The Impacts of civil war on the African forest Elephants in Liberia

The impacts of the civil war on the African Forest Elephants in Liberia- U5503457

In December, 2009, there was an outbreak of civil war which commenced from a little border town-Liberia Ivory Coast and escalated throughout the entire country. This led to a massive exodus of the African elephants from the Ziama-Wenegisi corridor which includes the Ziama classified forest in Guinea and the Wenegisi national forest in Liberia, a bordering forest shared between Guinea and Liberia.Migration of elephants from Wenegisi to Ziama was noted during the war in Liberia, Sambola (2005). Conflicts and other anthropogenic activities for example, logging, illicit hunting, mining, urbanization, shifting cultivation are causes of wildlife extinction and or migration. ( –wildlife-extinction).

I was amazed when I watched these elephants migrating into the Ziama forest in guinea live on the Guinean National television (action news) in 1996. The elephants form part of the features that make Liberia a biodiversity hotspot of conservation concern in West Africa. National park and other nature reserves have been established for the conservation and multiplication of these endangered species. National Parks of Liberia “Www.”.

 The impacts of the civil war on the African Forest Elephants in Liberia forest-elephant-hero

Figure 1 African elephants have less room to roam than ever before as civil war, poaching for bush meat and ivory increased proportionally with an increase in human population. Source: WWF: African elephant species.

Habitat loss

African elephants inhabit high rainforests and feed on non-timber forest products (NTFP), such as, nuts (e.g. makore and pentadesma seeds); forest vegetables (e.g. palm cabbage, flower bud of musanga tree commonly called cork wood). The huge falling sound of felled giant tropical rainforest trees (diameter 100-200 +cm), the power chain saws, bulldozers, earth moving equipment during the illegal logging operations led to habitat loss. Illicit hunting of elephants for bush meat and ivory/tusk by local people and foreign nationals as well as the sound of heavy artilleries contributed to elephant migration into the Ziama forest in Guinea. A significant area of habitat was destroyed due to the logging operations carried out by the warlords as means of income to fuel the war. Consequently a massive exodus of elephants occurred. This was disastrous for Liberia, because elephants play a greater role in sustaining the ecosystem. They help propagate tropical rainforest trees like makore and others, these trees’ seeds can only germinate by passing through the elephants’ digestive track, and germinate directly from the elephant dunk.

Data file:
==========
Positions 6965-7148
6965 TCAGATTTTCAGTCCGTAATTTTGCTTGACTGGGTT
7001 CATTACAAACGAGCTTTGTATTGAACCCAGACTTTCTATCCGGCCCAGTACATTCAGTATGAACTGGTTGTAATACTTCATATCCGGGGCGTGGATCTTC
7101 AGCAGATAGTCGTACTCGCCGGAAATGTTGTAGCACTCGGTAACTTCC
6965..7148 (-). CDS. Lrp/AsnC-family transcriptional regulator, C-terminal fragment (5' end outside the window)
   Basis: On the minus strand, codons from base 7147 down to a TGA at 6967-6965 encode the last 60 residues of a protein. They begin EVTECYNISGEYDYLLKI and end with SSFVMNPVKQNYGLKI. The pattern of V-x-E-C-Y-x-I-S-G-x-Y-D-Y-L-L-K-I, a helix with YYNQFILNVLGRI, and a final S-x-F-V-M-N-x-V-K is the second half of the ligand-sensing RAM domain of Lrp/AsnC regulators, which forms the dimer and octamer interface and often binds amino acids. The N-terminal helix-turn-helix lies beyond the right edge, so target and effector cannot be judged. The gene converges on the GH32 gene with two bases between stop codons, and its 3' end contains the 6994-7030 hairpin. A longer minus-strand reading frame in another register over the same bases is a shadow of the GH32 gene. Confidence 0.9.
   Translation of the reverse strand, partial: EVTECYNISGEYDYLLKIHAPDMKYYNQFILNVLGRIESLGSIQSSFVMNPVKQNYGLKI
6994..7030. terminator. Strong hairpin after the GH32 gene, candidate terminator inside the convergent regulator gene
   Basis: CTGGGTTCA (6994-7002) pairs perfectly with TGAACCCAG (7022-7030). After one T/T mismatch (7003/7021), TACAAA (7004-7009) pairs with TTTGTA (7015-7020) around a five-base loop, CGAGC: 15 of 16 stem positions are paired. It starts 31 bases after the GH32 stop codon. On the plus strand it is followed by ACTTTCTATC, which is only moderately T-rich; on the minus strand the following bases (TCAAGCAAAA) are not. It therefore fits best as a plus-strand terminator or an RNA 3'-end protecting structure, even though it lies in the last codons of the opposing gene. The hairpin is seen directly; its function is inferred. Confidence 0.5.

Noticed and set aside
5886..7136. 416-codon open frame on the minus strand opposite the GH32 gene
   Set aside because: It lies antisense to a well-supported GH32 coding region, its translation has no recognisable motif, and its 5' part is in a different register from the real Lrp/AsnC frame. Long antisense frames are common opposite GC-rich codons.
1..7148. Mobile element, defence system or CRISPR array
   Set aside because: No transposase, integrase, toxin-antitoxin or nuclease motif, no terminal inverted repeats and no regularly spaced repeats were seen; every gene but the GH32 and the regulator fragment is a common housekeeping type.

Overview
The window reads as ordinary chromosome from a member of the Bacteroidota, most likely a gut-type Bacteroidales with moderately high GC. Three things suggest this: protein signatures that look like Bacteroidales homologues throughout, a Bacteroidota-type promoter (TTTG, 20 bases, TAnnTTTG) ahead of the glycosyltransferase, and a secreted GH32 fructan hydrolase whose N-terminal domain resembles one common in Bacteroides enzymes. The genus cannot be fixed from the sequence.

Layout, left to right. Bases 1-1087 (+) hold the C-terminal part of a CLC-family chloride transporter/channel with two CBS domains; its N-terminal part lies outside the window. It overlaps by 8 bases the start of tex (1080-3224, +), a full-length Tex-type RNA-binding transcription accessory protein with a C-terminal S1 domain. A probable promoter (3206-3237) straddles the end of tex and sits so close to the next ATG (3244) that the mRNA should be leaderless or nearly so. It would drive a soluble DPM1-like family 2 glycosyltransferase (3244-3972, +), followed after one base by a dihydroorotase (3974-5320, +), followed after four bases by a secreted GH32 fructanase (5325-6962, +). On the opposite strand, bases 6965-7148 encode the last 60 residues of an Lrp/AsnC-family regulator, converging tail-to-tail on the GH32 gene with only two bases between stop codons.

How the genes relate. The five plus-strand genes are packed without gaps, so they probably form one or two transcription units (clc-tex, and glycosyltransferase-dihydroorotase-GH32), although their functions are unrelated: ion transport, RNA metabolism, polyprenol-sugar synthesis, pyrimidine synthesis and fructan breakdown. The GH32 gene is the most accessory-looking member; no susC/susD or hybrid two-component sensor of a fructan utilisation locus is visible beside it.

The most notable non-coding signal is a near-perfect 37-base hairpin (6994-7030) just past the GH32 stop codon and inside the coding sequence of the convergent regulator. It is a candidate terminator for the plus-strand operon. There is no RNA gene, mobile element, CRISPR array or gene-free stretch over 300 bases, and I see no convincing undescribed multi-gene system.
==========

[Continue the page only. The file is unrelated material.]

Figure 2 Elephants are found in dense forest and are essential for the germination of many rainforest trees. These seeds germinate after passing through the elephant’s digestive track. Source: “WWF: African forest elephant species

The effects of elephant exodus

Human-elephant divergence is one of the key challenges noted by local services in the area of elephant management. Human-elephant conflict originates from crop looting by elephants. During the migration of elephants into the Ziama forest in Guinea, they raided all crops in the villages and towns located around and within the migrating corridor. That was a disaster for the locals in Guinea, but on the other hand, elephants propagated some trees species seeds in the Ziama forest. Ecologically, the species composition of the ziama forest improved and the elephant population increased for Guinea. While Liberia on the other hand lost huge population of elephants.

It is about time that every Liberian be conscious about the role elephants play in the provision of the ecosystem services, by exhibiting a high sense of conservation responsibility to maintain the natural heritage (elephant).



Sambola, 2005. Action Plan for the management of elephants in the Ziama-Wenegisi Trans frontier Corridor. IUCN- ‘The world Conservation, 2006’

http://www.National – www.African Elephant Species



About Biodiversity Conservation Blog

I am an Associate Professor at The Australian National University and convene a (very awesome) course called Biodiversity Conservation. Myself and students in the course contribute to this blog.
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One Response to The Impacts of civil war on the African forest Elephants in Liberia

  1. Chloe says:

    A really interesting blog! I’d be interested to know more about the role of large bodied animals as ecosystem engineers and how this important role could be conveyed to local communities. I also wonder how the countries of Liberia and Guinea could work together to conserve elephants (and the ecosystem services they provide) and whether you have ideas about how ‘we’ could start to improve conservation responsibility in communities and governments in these countries?

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